The World’s #1 Executive Coaching and Business Coaching Blog (2017-2020)
The Seven Characteristics of the Visionary Leader
Visionary leaders, such as Elon Musk and the late Steve Jobs, see the future as a blank canvas set to readily accept whatever their creative minds choose to paint on it. For such leaders, the unknown is an infinite reservoir of opportunity.
Visionary leaders have an uncanny ability to peer into the future.
Not all visionary leaders attain such “rock star” status, however, and they do not have to in order to qualify as visionary. According to Daniel Goleman, Richard Boyatzis, and Annie McKee, authors of Primal Leadership, visionary leadership is but one of six emotional leadership types. They also define coaching, pace-setting, commanding, affiliative, and democratic styles.
Visionary leadership is, however, the flashiest and most spectacular leadership style due to its future- and innovation-focused nature.
How do you recognize the visionary leadership style? What are some of the common traits of visionary leaders?
Visionary leaders have a different perception of reality than most people, and they tend to have a clear idea of what the future can, or even will, look like. Many of them also possess a thorough understanding of what it takes to bring about that envisioned future.
Visionary leaders possess an almost childlike imagination that gives them the ability to explore concepts others would never consider. This abundance of imagination explains the audaciousness and playfulness of some of the visionary ideas that later turn out to be wildly successful.
In addition to daringly foraying into the future, visionary leaders can convince others of the validity of their ideas. Their enthusiasm and audacity are often contagious.
In addition to being able to peer into the future, visionary leaders are good at communicating their ideas and visions to others. Through their enthusiasm and conviction, they appeal to emotions and ignite similar passions in others. They are inspirational leaders.
Openness and Flexibility
For a visionary, the end goal justifies most means to get there. Such leaders often have clear ideas about the costs of turning their visions into reality, but they tend to be flexible in regards to the road that leads to the goal.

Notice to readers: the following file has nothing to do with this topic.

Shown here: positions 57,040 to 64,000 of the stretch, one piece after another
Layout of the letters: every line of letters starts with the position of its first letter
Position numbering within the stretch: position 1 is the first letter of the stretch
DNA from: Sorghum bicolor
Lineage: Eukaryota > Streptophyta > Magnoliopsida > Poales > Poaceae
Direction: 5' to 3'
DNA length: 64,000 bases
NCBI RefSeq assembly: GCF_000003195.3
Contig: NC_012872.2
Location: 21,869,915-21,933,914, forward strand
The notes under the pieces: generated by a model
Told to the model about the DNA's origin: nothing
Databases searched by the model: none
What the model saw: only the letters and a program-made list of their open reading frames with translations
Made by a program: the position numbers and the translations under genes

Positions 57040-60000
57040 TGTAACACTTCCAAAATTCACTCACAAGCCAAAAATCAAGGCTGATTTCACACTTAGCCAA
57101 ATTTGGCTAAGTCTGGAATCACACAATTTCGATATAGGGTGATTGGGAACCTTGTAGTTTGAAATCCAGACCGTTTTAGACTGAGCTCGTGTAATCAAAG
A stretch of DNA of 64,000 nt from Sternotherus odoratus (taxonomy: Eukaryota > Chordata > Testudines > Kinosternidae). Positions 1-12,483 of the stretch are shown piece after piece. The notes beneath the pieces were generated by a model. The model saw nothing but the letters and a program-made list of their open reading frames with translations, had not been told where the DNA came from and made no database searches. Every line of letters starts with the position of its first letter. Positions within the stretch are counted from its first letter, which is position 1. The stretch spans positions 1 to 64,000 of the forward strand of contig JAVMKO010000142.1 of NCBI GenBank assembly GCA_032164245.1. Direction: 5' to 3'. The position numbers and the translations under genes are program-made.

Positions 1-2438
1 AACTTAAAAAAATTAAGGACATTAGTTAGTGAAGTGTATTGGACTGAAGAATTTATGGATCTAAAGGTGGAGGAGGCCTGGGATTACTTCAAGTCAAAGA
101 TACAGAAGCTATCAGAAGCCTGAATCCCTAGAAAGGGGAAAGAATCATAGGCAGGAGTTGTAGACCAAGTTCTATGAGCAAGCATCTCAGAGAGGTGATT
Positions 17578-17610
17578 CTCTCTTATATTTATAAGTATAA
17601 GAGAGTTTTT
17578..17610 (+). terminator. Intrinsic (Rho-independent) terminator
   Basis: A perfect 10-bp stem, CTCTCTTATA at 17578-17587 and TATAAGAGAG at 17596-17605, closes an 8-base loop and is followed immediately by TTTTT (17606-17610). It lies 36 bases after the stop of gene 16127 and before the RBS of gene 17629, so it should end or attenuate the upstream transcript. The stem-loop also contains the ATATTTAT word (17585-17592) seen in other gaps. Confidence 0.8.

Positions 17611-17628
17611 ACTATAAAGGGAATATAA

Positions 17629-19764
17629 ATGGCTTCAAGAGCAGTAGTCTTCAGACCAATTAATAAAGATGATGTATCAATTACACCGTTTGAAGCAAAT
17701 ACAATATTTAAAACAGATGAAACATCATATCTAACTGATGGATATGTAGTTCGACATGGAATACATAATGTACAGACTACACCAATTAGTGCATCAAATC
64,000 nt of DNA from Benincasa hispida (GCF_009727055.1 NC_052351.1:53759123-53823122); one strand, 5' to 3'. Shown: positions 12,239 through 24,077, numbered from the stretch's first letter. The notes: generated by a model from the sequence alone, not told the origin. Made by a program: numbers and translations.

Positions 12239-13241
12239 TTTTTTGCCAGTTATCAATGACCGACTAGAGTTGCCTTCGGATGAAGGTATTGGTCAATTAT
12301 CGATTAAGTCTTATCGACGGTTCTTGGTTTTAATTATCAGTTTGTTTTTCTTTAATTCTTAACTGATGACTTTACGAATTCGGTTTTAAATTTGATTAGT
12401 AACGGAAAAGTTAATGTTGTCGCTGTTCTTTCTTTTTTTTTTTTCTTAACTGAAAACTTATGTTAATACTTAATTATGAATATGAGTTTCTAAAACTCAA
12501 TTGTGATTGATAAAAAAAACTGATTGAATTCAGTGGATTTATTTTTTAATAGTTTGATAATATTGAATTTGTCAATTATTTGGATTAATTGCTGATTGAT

They are ready to course-correct if needed and are usually eager for the shortcuts innovation can provide. Visionary leaders can juggle multiple perspectives and explore competing ways of driving their cause forward.
As I have pointed out in my books, emotional intelligence is a trait all inspirational leaders possess. To inspire others, leaders need to be able to connect with people on the level of emotions.
Emotional intelligence is an outer-core leadership competency comprised of inner-core elements such as self-awareness, social skills, empathy, motivation, and self-management. Emotional intelligence is also inextricably connected to leadership maturity.
A vision will meet many obstacles on its path to becoming reality. Setbacks do not discourage visionary leaders, however. Such leaders see their journey as inevitable, and thus the obstacles they encounter along the way are nothing more than stepping stones.
They prevail because they are agile and open to innovative, unusual solutions.
Audacity is a necessary ingredient of the visionary foray. There is no reward without risk, and visionary leaders are comfortable taking bold risks.
A positive vision of the future entails some degree of audacity.
Such leaders do not fear failure as much as they despise inaction and falling in line with the status quo.
Only an optimist can look forward to the future. Visionary leaders have high expectations and hopes, and they always believe in success.
Their unwavering optimism tides them through setbacks, driving them to explore a diverse range of solutions. This brand of optimism tends to be highly contagious, acting as an anchor and an ever-present source of inspiration for teams and entire organizations.
Leadership development aims to capitalize on the positive traits of visionary leadership while balancing its negatives with controlled infusions of other emotional leadership styles, where needed.